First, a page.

Tuesday, October 15

Marilyn Manson strikes out against conventional

By Nisha Gopalan

Not since the Revolting Cocks’ "Beers, Steers & Queers -
Drop Your Britches Mix" has a band so provocatively incorporated
the subject of sodomy into a song – until now. Enter Florida’s
Marilyn Manson.

Marilyn Manson, the group, manipulates voice textures and
bizarre soundbites to add to the disturbing tone of their heavy
metalesque album, "Portrait of an American Family."

"I am the god of fuck," drones lead singer Manson in "Cake and
Sodomy," as a woman’s voice in the background repeatedly chants,
"white trash." Within the song, Manson manages to cover all the
talk-show favorites – a "red-neck-burn-out-mid-west-mind," "libido
fascination," "oral defecation" and "VCRs and vaseline."

The very name of the band represents an extreme – the contrast
between the glamorous Marilyn Monroe and the criminally notorious
Charles Manson. Each band member – guitarist Daisy Berkowitz,
bassist Twiggy Ramirez, multi-instrumentalist Madonna Wayne Gacy,
drummer Sara Lee Lucas and lead vocalist/lyricist Mr. Manson -
incorporates the names of glamour figures and criminals into his
name. The band remains serious enough about its philosophy that
these created names endure off stage.

"It’s a two-edged sword," says Manson, sounding over the
telephone vaguely like Arnold Schwarzenegger, minus the accent.
"Marilyn Manson is fueled by sensationalism and it fuels
sensationalism. I’m making a mockery of sensationalism."

Manson points out the irony in "the fact that society wants to
reject it (sensationalism) and be offended by it when it has
created it."

Shedding light upon the larger picture, the band embraces

"I hate what I have become to escape what I hated being," sings
Manson in "Organ Grinder."

"I’m a living contradiction," says Manson. "I thrive off of that
extreme – the positive and negative extreme, the male and female
extreme, the kindness and violence extreme."

Manson cites the Hegelian dialect to illustrate his point: "It’s
the juxtaposition of two diametrically opposed archetypes. And
that’s what Marilyn Manson really is, taking those two extremes and
putting them together to come up with this gray area that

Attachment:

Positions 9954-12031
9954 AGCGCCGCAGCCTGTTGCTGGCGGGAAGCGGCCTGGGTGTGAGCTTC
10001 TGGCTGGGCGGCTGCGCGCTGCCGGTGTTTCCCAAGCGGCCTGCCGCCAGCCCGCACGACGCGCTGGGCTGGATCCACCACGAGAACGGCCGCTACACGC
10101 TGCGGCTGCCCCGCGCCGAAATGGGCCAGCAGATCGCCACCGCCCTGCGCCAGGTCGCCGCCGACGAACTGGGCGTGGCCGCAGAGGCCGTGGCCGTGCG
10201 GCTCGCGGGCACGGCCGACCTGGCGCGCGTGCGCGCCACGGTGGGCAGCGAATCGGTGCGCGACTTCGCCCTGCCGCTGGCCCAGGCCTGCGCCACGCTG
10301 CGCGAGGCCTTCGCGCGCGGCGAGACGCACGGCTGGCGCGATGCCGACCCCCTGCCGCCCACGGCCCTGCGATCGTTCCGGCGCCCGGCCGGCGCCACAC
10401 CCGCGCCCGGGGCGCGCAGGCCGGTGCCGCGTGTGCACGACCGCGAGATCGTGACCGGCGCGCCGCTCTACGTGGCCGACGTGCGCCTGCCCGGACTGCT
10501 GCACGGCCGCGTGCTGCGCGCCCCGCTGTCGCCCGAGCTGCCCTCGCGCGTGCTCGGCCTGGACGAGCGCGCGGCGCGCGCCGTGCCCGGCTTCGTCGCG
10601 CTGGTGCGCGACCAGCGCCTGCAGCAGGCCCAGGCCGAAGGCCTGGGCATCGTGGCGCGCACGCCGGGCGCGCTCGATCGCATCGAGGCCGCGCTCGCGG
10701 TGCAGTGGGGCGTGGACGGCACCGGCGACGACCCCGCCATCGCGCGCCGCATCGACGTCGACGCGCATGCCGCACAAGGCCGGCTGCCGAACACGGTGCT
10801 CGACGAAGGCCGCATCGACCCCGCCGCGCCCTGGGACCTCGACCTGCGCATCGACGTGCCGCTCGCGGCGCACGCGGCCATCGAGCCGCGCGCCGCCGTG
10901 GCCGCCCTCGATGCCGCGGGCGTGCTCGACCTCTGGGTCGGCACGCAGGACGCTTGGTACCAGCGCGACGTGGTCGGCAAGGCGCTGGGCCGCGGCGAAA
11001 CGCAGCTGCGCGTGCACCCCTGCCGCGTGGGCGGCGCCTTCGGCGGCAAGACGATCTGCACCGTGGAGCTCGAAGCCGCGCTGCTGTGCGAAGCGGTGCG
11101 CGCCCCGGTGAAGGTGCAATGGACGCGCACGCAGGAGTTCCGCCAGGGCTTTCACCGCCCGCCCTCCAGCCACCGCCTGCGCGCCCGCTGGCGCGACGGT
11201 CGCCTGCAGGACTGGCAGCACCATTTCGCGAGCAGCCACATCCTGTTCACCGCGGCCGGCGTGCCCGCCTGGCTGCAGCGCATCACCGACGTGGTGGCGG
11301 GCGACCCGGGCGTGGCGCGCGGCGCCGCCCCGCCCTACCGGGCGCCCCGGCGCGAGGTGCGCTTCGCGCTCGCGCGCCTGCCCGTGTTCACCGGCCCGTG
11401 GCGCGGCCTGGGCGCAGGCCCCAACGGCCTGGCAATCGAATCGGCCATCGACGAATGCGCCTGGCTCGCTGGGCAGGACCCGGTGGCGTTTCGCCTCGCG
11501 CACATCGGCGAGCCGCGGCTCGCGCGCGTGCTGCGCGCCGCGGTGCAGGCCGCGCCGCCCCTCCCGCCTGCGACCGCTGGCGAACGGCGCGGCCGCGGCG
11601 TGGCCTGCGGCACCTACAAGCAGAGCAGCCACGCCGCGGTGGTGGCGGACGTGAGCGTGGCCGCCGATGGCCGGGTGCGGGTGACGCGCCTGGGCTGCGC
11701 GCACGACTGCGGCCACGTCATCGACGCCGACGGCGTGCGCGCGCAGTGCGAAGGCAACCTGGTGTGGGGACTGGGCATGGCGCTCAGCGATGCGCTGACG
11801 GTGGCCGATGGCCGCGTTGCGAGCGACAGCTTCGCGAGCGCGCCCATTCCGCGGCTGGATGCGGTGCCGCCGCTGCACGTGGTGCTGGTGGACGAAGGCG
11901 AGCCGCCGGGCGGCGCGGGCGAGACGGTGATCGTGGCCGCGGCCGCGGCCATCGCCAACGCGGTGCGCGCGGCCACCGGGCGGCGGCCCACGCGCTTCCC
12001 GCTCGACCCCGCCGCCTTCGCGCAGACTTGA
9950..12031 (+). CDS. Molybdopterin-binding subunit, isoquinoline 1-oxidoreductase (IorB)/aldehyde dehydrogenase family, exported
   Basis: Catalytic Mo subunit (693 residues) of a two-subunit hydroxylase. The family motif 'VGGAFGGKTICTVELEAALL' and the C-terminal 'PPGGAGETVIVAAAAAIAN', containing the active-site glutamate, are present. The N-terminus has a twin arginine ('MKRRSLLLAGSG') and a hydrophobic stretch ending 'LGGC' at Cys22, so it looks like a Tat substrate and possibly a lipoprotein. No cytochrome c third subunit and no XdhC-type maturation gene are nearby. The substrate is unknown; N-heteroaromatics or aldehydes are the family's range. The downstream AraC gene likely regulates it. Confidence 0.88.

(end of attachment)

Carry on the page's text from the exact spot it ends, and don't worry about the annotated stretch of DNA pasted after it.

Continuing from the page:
transcends, for me, morality, sexuality. It gives you the freedom
to go in any direction you want."

Manson’s intrigue toward children’s films inspired the album’s
first track, entitled, "Prelude (the Family Trip)" – Manson
reciting the tune sung by Willy Wonka during the boat ride in
"Willy Wonka and the Chocolate Factory."

"When you’re a kid, you’re fearless. You’re more of an
individual as a kid." Fittingly, a 6-year old, Robert Pierce, sings
on the album.

"When we originally wrote that song, ‘(My) Monkey,’ I tried to
make myself sound like a kid because it sounded like a nursery
rhyme. And I heard that kid singing it because his parents had our
demo tape. It sounded perfect to me. In the song, his voice and my
voice kind of melt together and you can’t tell which one is which.
I like that."

Manson, who attended a strict Christian school, lashes out
against adults masking reality with morality. "Morality is used to
control. Morality was designed to benefit the people who created
it, not the people who are controlled by it," says Manson, echoing
Nietzsche. "That’s why you have to create your own morality. But
with that, you have to be responsible."

In "Dogma," Manson shrieks, "Burn the witches, burn the witches,
don’t take time to sew your stitches," seemingly pointing his
finger at the atrocities morality can breed. "Goddamn your
righteous hand," he whispers at the beginning of "Get your Gunn."
According to Manson, hiding reality from kids sparks behavior like
suicide and murder.

"I think in America everyone’s always trying to protect you from
yourself," explains Manson. "I’m not saying to open the doors to a
kid and let him do what he wants. What I’m suggesting is just a
little more open, just a little more honesty and not using morals
all the time, using more reality and explaining to kids their
options in life."

Manson defends his lyrics from accusations that he advocates
racism, violence against women, murder and drug use. To Manson, his
lyrics simply reflect a brutally honest depiction of reality. In
truth, he neither advocates nor condemns actions.

In fact, Manson contends that "any woman who feels alienated can
relate to that (Marilyn Manson’s philosophy). Any person who
behaves sexually different than the norm can relate to that.
Anybody who is a different race that doesn’t fit in with the rest
of their city, or whatever, can relate to that."

"I don’t think we aim to offend. I think we aim to get a

Marilyn Manson opens for Nine Inch Nails at the
Universal Amphitheater on Oct. 4, 6 and 7.

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